After less than hundred years, Adam van Noort’s Godiva painting was in such bad shape that the City of Coventry ordered a copy. This copy was made by a local artist known only as Mr. Ellis the Limner, of whom no original works are known.

The copy lacks the face in the window, but Peeping Tom had, only recently, become a fixed part of the legend. In 1634, three soldiers from Norwich visited Coventry and recorded the legend, as it was told them, in a journal. This account contains a reference to a possible onlooker that is so vague that it could be detected only in hindsight. It consists only of two lines probably from a lost ballad:

Her fayre long hayre did much offend
The wantons glancing Eye.

This might actually be from a ballad that was based on the older account by Roger of Wendover and his unknown source, before the changes by Richard Grafton, when Godiva still rode through the crowded market, but was covered by her hair. But in 1659, there was already a wooden statue of a man looking out of a window, and a traveler was told that this was the man who looked out of that window at Godiva, and for that he was stricken dead. Later on, the supernatural punishment would be reduced to blinding.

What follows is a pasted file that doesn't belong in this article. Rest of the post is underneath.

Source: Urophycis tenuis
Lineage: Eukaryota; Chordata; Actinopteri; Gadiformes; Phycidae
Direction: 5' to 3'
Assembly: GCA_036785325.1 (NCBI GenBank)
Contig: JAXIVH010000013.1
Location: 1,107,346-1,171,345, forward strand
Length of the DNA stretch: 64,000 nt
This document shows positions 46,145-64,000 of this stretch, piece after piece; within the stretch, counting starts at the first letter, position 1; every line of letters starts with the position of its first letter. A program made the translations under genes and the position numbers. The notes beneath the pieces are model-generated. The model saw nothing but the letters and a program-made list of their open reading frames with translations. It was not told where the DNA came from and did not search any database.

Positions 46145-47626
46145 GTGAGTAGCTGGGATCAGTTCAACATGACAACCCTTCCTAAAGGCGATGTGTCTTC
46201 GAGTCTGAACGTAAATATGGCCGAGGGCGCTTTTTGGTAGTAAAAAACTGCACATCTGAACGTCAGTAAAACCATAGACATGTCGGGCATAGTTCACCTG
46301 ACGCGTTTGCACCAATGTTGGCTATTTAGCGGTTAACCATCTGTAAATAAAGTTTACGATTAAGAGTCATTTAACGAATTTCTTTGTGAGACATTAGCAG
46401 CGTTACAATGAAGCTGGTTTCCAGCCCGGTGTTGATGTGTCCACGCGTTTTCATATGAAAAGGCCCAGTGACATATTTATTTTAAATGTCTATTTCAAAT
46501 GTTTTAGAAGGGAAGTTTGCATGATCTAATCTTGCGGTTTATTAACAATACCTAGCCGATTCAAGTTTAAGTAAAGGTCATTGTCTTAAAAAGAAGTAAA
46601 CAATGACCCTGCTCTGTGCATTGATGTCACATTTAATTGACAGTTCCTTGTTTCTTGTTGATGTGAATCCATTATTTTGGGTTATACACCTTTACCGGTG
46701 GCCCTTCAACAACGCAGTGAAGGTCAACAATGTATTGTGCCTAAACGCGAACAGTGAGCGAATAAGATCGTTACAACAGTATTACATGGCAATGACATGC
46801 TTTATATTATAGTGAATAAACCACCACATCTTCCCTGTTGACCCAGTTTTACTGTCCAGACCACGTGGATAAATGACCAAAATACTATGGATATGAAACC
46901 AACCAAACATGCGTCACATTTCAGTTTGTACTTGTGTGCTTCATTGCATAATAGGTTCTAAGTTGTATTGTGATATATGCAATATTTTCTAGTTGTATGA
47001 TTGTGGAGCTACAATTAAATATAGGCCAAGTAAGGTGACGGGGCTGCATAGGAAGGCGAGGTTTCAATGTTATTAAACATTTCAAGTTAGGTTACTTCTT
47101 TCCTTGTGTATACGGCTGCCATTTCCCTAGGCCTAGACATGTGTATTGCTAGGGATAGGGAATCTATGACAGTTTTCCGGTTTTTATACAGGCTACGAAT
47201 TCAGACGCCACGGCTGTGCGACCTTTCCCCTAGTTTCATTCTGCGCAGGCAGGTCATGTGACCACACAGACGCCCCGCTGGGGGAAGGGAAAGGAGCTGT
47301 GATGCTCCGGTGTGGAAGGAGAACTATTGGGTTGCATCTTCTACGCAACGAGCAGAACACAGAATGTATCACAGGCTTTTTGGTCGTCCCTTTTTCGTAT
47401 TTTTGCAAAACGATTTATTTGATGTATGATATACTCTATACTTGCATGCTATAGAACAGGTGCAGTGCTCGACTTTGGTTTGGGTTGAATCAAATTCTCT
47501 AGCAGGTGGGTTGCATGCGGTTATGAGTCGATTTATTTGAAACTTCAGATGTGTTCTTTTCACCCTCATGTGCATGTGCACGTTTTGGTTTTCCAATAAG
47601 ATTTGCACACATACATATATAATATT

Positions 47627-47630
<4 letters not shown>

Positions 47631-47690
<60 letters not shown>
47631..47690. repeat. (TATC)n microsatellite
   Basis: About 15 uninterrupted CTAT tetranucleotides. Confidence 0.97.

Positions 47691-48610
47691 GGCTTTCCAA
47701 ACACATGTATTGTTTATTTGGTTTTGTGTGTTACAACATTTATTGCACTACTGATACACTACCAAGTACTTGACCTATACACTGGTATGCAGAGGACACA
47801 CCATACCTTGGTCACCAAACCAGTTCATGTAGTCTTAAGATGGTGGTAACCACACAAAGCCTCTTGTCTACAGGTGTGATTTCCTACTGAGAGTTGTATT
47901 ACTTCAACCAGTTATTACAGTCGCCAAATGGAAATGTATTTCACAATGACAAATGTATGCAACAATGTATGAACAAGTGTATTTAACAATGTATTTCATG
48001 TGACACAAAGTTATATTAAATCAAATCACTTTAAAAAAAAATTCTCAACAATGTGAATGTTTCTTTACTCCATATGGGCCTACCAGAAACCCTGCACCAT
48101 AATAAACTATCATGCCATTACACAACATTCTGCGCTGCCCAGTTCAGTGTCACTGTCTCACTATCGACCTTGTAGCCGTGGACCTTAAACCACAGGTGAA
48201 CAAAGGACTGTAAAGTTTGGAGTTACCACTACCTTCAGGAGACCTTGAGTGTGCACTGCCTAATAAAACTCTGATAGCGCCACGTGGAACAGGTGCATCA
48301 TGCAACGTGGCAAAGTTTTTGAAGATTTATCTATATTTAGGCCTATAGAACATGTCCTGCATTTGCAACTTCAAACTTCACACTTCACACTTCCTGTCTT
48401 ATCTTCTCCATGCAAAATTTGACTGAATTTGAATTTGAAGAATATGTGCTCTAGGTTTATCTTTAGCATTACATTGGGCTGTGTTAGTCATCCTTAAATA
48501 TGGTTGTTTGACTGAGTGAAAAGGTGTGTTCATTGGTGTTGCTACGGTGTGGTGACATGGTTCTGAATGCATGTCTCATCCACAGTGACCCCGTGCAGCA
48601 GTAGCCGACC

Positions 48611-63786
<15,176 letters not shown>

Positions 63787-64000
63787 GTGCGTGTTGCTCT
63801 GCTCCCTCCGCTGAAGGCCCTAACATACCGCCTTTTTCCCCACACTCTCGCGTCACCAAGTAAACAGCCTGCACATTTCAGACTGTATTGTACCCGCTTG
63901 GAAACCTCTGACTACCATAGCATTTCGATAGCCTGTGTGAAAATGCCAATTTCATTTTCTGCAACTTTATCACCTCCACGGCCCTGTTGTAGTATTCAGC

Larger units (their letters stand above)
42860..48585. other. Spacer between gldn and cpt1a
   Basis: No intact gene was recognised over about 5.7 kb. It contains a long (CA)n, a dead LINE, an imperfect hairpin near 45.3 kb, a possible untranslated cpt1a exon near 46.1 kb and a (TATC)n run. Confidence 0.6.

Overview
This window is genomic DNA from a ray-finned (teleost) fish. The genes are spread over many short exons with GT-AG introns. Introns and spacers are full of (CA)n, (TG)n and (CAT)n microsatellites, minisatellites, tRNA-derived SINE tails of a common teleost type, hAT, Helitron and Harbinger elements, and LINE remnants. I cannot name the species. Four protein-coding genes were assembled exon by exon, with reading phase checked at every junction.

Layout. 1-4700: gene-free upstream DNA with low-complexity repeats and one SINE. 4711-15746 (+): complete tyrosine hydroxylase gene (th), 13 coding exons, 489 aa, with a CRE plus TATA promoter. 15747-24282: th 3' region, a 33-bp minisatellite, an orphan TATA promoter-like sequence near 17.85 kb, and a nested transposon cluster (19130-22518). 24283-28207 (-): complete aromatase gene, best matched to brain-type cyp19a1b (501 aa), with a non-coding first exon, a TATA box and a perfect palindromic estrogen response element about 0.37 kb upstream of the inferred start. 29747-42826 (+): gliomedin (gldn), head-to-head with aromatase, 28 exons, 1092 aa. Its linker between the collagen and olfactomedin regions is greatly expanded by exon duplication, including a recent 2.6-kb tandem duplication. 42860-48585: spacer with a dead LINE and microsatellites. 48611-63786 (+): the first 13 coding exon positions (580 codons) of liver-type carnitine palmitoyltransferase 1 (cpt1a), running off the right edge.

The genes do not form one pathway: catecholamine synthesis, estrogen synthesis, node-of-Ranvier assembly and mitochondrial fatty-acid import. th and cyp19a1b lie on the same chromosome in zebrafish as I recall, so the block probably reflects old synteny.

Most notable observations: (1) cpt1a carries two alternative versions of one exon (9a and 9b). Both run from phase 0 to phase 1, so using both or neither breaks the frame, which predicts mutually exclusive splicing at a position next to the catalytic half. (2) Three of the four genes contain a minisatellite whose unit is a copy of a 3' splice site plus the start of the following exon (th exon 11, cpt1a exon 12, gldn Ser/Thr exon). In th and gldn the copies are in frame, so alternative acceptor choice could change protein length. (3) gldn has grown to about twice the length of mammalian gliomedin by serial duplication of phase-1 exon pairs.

Coventry held an annual fair since 1218 that started on Trinity Sunday (the first Sunday after Pentecost) and lasted a whole week. From 1678 on, this fair was opened by the Godiva Procession. The Godiva business was blooming, but it was still a local custom that would scarcely be known to anyone who had not visited Coventry.

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